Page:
Doing the job of the media, Elaine Donnelly of the Center for Military Readiness (CMR) broke a significant scoop. Donnelly had obtained information, including official briefing documents, indicating that the Pentagon is moving to force female soldiers into new land combat brigades. If this is because of shortages of male combat soldiers, then the Pentagon is not telling us the truth that the Army has enough troops to win the war in Iraq.
The documents indicate that the Third Infantry Division based at Fort Stewart, Georgia was ignoring a Department of Defense rule exempting female soldiers from support units that “collocate” or mix with land combat troops.
The division is scheduled to deploy to Iraq soon. Donnelly pointed out that the move also violated a law requiring prior notice to Congress over a period of 30 legislative days when both Houses are in session. In addition, CMR emphasized the 2002 Defense Authorization Act also requires an analysis of potential impact of such changes.
Donnelly sounded the alarm because she also saw the potential for the Third Infantry action to affect all land combat units. “Female soldiers should not be forced to participate in deliberate offensive or defensive actions on land, under conditions where they do not have an ‘equal opportunity’ to survive, or help fellow soldiers survive,” said Donnelly.
It was a big story, so where were the media? National Review covered the CMR scoop on December 9, followed by a detailed piece in the Washington Times on December 13. The latter story stated that the Army’s own documents labeled “draft close hold,” state the arrangement, “could be perceived as subterfuge to avoid reporting requirements” to Congress. The Times also found, three weeks after the November 3 briefing, the Army created an internal presentation on why the ban on collocation should be lifted.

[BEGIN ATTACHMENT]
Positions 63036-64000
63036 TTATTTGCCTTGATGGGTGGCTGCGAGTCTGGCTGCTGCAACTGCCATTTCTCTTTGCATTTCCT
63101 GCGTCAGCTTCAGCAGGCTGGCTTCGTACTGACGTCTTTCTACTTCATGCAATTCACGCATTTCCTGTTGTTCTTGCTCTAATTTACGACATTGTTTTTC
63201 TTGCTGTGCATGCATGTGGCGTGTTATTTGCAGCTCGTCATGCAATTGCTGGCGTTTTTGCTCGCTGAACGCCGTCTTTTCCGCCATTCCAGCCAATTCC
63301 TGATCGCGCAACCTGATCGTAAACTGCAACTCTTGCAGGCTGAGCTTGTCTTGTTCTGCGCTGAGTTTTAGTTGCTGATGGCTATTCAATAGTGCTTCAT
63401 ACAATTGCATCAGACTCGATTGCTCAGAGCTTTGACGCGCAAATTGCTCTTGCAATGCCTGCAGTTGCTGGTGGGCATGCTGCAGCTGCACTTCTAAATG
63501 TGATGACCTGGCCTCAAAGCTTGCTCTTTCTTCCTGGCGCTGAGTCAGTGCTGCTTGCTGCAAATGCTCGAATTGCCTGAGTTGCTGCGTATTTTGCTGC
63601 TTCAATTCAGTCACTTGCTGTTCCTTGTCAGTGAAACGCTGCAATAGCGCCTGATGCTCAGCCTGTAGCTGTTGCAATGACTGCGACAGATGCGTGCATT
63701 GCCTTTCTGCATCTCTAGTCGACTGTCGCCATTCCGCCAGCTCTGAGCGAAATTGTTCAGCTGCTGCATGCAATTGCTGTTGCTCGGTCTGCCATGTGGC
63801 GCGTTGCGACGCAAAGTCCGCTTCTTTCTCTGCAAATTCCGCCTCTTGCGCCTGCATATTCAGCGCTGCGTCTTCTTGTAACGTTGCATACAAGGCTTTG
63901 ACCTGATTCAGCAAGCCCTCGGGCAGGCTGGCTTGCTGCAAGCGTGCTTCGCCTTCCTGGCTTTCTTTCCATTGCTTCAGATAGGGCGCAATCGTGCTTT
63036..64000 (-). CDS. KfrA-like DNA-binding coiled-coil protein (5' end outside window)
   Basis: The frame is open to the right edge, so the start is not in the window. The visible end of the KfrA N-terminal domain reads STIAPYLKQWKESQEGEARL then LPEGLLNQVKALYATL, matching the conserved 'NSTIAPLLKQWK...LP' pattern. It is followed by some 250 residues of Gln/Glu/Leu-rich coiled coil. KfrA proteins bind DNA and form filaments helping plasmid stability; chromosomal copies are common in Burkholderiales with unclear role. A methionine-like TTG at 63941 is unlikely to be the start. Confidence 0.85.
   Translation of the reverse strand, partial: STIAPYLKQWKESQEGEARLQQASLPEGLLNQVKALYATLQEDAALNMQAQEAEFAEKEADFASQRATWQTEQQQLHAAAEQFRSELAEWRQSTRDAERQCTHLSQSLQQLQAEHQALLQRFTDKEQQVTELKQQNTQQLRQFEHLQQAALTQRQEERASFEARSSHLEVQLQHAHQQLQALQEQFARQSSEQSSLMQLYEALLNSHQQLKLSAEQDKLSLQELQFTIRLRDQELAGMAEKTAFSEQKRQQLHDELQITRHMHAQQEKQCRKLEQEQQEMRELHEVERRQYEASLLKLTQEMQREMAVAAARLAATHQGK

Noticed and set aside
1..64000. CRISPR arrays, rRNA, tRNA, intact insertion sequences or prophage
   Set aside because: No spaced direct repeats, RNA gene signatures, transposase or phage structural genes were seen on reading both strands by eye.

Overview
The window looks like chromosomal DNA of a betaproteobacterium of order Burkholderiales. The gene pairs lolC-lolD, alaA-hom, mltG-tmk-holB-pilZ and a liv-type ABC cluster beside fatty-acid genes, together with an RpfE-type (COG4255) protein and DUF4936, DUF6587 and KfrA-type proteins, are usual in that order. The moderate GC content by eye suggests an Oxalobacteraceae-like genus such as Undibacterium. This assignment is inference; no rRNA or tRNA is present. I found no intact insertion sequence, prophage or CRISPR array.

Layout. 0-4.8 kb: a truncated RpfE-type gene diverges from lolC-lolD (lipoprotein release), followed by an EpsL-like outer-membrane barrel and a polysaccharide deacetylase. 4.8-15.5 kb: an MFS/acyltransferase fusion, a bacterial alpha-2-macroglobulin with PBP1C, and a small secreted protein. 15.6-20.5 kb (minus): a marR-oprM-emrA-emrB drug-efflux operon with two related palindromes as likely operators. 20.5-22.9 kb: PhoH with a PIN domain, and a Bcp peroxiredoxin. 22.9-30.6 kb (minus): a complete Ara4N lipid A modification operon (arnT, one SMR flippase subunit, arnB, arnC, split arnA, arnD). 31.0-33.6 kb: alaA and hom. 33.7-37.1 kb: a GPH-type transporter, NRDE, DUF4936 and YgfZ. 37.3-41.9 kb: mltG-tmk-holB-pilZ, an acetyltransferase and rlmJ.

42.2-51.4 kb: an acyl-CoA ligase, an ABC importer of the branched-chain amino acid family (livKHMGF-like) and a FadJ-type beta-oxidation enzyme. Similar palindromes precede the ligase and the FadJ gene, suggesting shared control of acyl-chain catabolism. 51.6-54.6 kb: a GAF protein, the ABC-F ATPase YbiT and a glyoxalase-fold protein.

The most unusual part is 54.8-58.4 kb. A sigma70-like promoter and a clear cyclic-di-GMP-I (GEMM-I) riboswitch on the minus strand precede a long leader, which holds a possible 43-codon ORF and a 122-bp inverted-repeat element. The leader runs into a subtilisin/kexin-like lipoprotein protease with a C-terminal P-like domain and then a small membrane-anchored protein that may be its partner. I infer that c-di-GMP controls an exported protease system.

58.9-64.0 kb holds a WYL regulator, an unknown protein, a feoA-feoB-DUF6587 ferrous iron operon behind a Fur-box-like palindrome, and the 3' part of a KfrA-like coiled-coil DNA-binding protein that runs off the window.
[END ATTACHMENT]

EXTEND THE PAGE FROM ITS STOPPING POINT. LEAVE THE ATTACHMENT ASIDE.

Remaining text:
Mackubin Thomas Owens, writing in National Review, called it a “radical change,” adding, “[T]he Army has surreptitiously begun to violate these regulations without advising Congress.”
Given the scope of the proposed change, one would think the mainstream media would be eager to cover such an issue as well. After all, when government officials appear to be attempting to circumvent law, the media are usually drawn like moths to a porch light.
While the Washington Times did cover the issue in a detailed fashion, there was far more that could have been written about and followed up on. Donnelly has written to congressional leaders, and is hoping the office of Defense Secretary Donald Rumsfeld will get involved. Is he aware of what is being done?
A natural follow-up would be for mainstream media to push for statements from administration officials and top Army staff. Television news segments could put the developments in historic context and cite previous reports of the Washington Post and Detroit News of female soldiers whose experiences indicated their physical stature put them at a distinct disadvantage.
CMR points out that one female soldier who came under ambush was too short to see out of the turret in order to shoot a machine gun effectively. Another 5’2″ female soldier died when an armored personnel carrier she was driving flipped over. It was found she had removed her seat back and used it to prop herself up high enough to see out. Drivers are normally required to be 5’5″. Putting women into combat could jeopardize the lives of more soldiers?both women and men. If there’s a shortage of male soldiers, the Army should say so.
Mainstream media coverage was limited to the conservative outlets, in addition to Cal Thomas’ syndicated column on the subject. That appeared in many newspapers, including Tulsa World, the Myrtle Beach Sun News, Miami Herald, Northeast Mississippi Daily Journal, Cordele Dispatch, Charlotte Observer, Fort Worth Star-Telegram and the Baltimore Sun.
The disinterest of mainstream media in reporting or editorializing on the subject suggests that they support the policy of putting women in combat. It’s time for “new media” to assert themselves. The lives of our soldiers are on the line.